The ground monitoring industry has made some huge technological advances in recent years, but understanding what the results mean is still essential for success. Julie-Anne Ryan reports.
It’s nearly two decades since the Heathrow Express tunnel collapse marked a devastating point in ground movement monitoring. But developments in monitoring capabilities in recent years means the problem that led to that event could be consigned to the history books.
The issues related to the need to both gather accurate data and interpret the results in time to allow the design team to respond have reverberated throughout the industry. The resulting changes and advances mean that the instrumentation and monitoring sector is now a technologically sturdy lynchpin in underground construction - to the extent that the market is said to be worth about £100M a year, and growing.
“The market is widening, getting more involved, because people are realising that it’s a tool they need, because they need to have a little more certainty,” says Rory O’Rourke, managing director at Datum.
That’s not to say the money is flowing freely, any more than it is in any other industry. Aidan Laimbeer, commercial manager at Soldata, adds: “With the current climate, everyone is being pinched for smaller margins. From the geotechnical point of view, those margins are smaller to start with, and we have had to come up with ingenious ways to save money, to provide better value. Not just cheaper, but more technically challenging ways.”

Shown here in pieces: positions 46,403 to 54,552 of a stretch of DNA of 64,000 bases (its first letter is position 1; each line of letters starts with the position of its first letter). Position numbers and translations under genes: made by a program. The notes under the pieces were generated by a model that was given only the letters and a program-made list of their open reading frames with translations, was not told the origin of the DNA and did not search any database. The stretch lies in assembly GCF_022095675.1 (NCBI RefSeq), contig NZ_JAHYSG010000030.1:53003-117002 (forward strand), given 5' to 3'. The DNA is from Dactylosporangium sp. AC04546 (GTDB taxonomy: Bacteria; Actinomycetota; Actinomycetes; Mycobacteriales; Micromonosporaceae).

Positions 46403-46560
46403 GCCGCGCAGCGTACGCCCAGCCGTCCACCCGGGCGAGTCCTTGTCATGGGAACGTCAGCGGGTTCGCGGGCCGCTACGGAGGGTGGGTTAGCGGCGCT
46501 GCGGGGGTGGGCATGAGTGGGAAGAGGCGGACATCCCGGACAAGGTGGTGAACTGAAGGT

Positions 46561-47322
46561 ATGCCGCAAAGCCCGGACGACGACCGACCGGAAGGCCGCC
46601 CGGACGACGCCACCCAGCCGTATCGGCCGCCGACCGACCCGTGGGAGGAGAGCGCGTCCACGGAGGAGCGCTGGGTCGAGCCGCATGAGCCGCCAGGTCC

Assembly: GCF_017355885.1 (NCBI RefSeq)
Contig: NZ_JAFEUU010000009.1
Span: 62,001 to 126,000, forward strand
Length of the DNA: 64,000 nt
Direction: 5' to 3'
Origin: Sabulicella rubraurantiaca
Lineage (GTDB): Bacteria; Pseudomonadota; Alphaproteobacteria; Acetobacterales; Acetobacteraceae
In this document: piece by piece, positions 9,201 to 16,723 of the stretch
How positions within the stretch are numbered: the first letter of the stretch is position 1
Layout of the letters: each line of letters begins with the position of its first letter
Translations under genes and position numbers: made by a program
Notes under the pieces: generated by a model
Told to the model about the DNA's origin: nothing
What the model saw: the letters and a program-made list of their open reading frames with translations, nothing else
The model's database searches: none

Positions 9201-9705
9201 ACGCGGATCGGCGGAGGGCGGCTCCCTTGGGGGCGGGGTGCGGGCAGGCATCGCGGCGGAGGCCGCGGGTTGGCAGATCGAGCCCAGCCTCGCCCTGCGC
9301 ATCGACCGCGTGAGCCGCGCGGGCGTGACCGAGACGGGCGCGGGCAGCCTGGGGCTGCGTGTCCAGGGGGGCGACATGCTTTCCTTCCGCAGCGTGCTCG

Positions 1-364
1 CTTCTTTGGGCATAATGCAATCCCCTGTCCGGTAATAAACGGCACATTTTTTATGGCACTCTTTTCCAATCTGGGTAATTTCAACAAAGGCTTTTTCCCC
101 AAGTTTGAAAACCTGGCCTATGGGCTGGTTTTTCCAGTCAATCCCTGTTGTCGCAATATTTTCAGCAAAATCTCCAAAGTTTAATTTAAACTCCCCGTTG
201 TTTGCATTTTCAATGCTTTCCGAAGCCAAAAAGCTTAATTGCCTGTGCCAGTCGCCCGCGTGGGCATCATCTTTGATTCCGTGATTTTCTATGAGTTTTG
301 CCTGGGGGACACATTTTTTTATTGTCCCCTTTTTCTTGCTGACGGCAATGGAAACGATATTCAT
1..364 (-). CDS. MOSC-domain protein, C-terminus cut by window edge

Arup director Duncan Nicholson said at GE’s annual Basements and Underground Structures Conference, that while demand for deep excavations was growing, new projects needed to make more use of instrumentation and innovative techniques to meet cost and technical challenges.
The biggest change in the sector over recent years has been in telecommunications, and this will play a major part in what happens over coming years too. “It’s been extremely exciting over the past two or three years,” says Testconsult technical director Simon French. “Now, a remote site can have live data simply because of 3G and mobile technology. The whole ethos is one of having information at our fingertips. If you have a bridge in remote Cumbria, just by clicking on a website you can get live data and see that everything is absolutely fine without visiting the site.”